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'Studio C' finds success using clean humor to connect with thousands

(Jaren Wilkey/BYU)


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PROVO — Actor Jeremy Warner portrays a U.S. senator attempting to filibuster a bill. From beneath the podium, he removes a pile of books — not phone books, or Dr. Seuss children’s books, but Stephenie Meyer’s Twilight series. Soon, after reading a few passages, Warner and his fellow senators are in tears.

This sounds like a comedy sketch from "Saturday Night Live," but it’s far from the show’s New York City studios.

This is a live taping of "Studio C", a G-rated, SNL-type sketch comedy show produced by BYUtv in Provo.

The show grew out of the BYU student comedy troupe, Divine Comedy. Three years ago, actor and writer Matt Meese approached BYUtv producer Jared Shores with the idea.

“Well BYU had never done anything like this before,” Meese said. “They’d never done a scripted series, and they hadn’t done any comedy before.”

“(I) initially was skeptical but it didn’t take long for me to jump on board and say there’s a lot of opportunity and potential here,” Shores said.

Now "Studio C" is producing its fourth season, and tickets for live studio tapings have become so popular that BYUtv has instituted a lottery system, and the show has accumulated 25 million views on YouTube.

Although Divine Comedy gets laughs with campus humor, "Studio C" does not broadcast Mormon or regional humor.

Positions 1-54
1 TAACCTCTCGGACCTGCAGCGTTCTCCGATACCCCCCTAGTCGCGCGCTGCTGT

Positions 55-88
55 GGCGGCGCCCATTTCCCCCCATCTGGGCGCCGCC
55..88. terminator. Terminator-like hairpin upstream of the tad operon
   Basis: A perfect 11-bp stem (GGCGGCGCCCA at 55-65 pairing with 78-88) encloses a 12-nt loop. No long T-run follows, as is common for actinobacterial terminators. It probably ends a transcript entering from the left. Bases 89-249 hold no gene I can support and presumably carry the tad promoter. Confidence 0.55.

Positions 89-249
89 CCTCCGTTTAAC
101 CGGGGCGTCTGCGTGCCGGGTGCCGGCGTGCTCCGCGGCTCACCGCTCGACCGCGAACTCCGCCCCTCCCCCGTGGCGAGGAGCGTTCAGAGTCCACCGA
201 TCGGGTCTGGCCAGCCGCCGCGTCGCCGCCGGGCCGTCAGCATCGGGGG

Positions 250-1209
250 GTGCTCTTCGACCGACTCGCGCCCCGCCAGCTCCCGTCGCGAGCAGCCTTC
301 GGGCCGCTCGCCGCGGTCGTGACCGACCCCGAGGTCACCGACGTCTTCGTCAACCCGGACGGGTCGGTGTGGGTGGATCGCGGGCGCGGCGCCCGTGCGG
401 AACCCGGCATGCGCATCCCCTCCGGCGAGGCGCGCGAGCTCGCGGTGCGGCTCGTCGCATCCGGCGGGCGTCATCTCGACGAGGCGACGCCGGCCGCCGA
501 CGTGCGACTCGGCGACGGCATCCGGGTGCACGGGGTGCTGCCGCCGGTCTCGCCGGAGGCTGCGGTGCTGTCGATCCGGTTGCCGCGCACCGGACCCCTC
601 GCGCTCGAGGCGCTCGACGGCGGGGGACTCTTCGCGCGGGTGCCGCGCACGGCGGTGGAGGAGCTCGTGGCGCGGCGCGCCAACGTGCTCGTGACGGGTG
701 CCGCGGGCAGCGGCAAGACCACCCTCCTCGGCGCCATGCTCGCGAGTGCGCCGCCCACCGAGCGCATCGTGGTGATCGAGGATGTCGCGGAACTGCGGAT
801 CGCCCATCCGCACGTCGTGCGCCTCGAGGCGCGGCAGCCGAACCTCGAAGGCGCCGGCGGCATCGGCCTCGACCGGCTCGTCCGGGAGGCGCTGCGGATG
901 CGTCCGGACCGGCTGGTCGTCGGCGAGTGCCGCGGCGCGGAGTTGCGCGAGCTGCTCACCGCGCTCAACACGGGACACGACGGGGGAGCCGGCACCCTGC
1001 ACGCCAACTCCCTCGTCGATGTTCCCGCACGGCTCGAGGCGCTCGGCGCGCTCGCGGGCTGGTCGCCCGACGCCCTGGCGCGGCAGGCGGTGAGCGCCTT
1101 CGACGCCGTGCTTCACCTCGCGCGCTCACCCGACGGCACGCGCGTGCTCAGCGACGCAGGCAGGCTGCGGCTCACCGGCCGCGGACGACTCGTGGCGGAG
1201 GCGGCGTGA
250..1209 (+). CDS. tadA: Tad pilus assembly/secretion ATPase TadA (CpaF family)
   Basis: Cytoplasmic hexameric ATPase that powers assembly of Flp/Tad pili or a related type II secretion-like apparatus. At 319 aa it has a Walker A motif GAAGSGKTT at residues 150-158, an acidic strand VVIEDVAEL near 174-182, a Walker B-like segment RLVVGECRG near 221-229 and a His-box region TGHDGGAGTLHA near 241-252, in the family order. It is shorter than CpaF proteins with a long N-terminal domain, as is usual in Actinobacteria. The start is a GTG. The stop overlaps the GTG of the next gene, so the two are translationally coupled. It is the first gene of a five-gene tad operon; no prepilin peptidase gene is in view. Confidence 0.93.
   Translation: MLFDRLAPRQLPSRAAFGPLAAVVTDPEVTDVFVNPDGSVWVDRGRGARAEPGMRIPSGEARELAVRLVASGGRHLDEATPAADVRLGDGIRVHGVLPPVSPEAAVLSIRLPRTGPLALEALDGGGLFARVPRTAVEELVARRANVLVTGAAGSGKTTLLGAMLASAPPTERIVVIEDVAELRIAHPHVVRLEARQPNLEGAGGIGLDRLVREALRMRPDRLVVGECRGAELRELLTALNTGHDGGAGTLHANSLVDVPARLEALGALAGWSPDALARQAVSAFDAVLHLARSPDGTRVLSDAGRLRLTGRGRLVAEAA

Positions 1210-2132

Our first mission is to make people laugh, and right below that is to make sure it doesn't cross the line that we don't want it to. We don't want it to go into the crude, into the crass.

–BYUtv producer Jared Shores


A recent taping included sketches about a blind date with a Tolkien character, a plane crash and Hamlet’s Polonius trying to recall his sage advice.

“Yeah, we had a lot of conversations about whether we would ever use material that was BYU-specific or Mormon-specific, and the consensus was we didn’t want to do that so it could have a general appeal to anyone,” Meese said.

“We just want to come up with anything that will make everybody laugh,” said actor/writer Whitney Call. “So kids and grandparents and everyone in between.”

"Studio C" writers are careful to keep the jokes clean.

“Our first mission is to make people laugh, and right below that is to make sure it doesn’t cross the line that we don’t want it to,” Shore said. “We don’t want it to go into the crude, into the crass.”

It's been a rich experience, Meese said.

“It’s so rewarding to see people laugh, have a good time, bringing families together but also just helping people forget their troubles for a little while and have a good time,” Meese said.

Studio C’s new fourth season will premier April 7 on BYUtv.

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Peter Rosen

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